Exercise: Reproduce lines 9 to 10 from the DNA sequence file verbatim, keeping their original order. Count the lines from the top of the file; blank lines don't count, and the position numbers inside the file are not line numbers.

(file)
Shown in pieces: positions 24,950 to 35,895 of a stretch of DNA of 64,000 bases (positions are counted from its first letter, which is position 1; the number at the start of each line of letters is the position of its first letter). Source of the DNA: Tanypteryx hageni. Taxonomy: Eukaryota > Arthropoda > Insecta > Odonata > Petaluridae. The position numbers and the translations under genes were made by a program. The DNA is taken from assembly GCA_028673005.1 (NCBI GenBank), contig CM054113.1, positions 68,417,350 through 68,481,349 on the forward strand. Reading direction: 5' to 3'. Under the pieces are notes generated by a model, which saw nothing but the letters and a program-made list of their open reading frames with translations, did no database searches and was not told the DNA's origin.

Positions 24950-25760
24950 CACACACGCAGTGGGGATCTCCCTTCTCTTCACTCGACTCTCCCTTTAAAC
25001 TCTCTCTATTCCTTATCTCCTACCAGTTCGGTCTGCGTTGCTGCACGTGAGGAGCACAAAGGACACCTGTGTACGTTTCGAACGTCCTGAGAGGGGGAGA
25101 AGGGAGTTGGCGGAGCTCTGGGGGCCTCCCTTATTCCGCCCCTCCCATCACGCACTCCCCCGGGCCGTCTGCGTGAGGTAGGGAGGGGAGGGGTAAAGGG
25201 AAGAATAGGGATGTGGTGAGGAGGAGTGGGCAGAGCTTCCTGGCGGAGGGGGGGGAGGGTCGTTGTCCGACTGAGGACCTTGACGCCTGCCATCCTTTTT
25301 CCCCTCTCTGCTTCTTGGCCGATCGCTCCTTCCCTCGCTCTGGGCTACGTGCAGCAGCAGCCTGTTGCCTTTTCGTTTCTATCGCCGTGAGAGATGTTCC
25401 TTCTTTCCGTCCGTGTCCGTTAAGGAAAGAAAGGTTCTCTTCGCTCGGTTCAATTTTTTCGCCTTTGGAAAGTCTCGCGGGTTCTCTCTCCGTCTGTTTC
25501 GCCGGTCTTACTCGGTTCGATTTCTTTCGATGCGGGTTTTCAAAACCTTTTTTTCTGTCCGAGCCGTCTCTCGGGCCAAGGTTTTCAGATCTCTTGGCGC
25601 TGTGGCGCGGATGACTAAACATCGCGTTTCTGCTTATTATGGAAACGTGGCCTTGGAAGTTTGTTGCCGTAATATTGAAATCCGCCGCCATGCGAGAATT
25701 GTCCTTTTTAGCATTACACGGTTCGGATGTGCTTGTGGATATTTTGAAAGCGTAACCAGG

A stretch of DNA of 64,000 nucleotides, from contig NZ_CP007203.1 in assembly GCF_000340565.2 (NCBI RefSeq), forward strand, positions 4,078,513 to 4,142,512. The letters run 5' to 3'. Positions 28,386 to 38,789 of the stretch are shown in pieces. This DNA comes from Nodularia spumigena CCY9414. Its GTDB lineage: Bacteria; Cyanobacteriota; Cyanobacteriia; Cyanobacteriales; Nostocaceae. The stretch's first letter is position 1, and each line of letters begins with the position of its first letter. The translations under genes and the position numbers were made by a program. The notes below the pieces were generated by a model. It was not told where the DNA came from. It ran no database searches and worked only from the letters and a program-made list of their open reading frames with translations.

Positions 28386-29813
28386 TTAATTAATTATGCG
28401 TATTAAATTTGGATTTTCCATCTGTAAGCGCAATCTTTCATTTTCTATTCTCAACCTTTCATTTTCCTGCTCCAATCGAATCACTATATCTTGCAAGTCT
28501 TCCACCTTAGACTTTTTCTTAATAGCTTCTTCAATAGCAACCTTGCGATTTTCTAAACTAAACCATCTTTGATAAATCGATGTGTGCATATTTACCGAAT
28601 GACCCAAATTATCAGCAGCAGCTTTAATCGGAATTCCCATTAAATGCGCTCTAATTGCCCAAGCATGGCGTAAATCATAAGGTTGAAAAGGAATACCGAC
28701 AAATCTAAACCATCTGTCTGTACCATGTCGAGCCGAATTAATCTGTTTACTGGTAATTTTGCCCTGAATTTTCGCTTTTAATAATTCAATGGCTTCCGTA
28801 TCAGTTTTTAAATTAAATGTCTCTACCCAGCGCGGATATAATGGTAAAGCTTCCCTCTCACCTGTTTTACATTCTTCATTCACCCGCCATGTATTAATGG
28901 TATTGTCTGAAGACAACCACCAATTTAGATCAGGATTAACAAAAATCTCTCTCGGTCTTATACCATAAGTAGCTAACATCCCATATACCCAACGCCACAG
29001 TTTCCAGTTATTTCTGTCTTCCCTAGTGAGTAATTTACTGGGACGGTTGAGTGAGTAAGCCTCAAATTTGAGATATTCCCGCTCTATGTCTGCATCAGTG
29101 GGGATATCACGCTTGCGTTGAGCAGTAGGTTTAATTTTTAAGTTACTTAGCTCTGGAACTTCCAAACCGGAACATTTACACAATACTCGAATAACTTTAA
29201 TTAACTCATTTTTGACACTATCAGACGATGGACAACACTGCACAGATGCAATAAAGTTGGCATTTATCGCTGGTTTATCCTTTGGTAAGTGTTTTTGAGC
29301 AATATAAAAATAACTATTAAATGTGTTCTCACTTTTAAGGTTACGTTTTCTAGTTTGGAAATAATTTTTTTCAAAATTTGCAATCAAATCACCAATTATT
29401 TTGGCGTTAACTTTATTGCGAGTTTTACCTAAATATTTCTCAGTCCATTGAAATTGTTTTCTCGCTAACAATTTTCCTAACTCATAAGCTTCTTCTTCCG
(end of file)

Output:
25501 GCCGGTCTTACTCGGTTCGATTTCTTTCGATGCGGGTTTTCAAAACCTTTTTTTCTGTCCGAGCCGTCTCTCGGGCCAAGGTTTTCAGATCTCTTGGCGC
25601 TGTGGCGCGGATGACTAAACATCGCGTTTCTGCTTATTATGGAAACGTGGCCTTGGAAGTTTGTTGCCGTAATATTGAAATCCGCCGCCATGCGAGAATT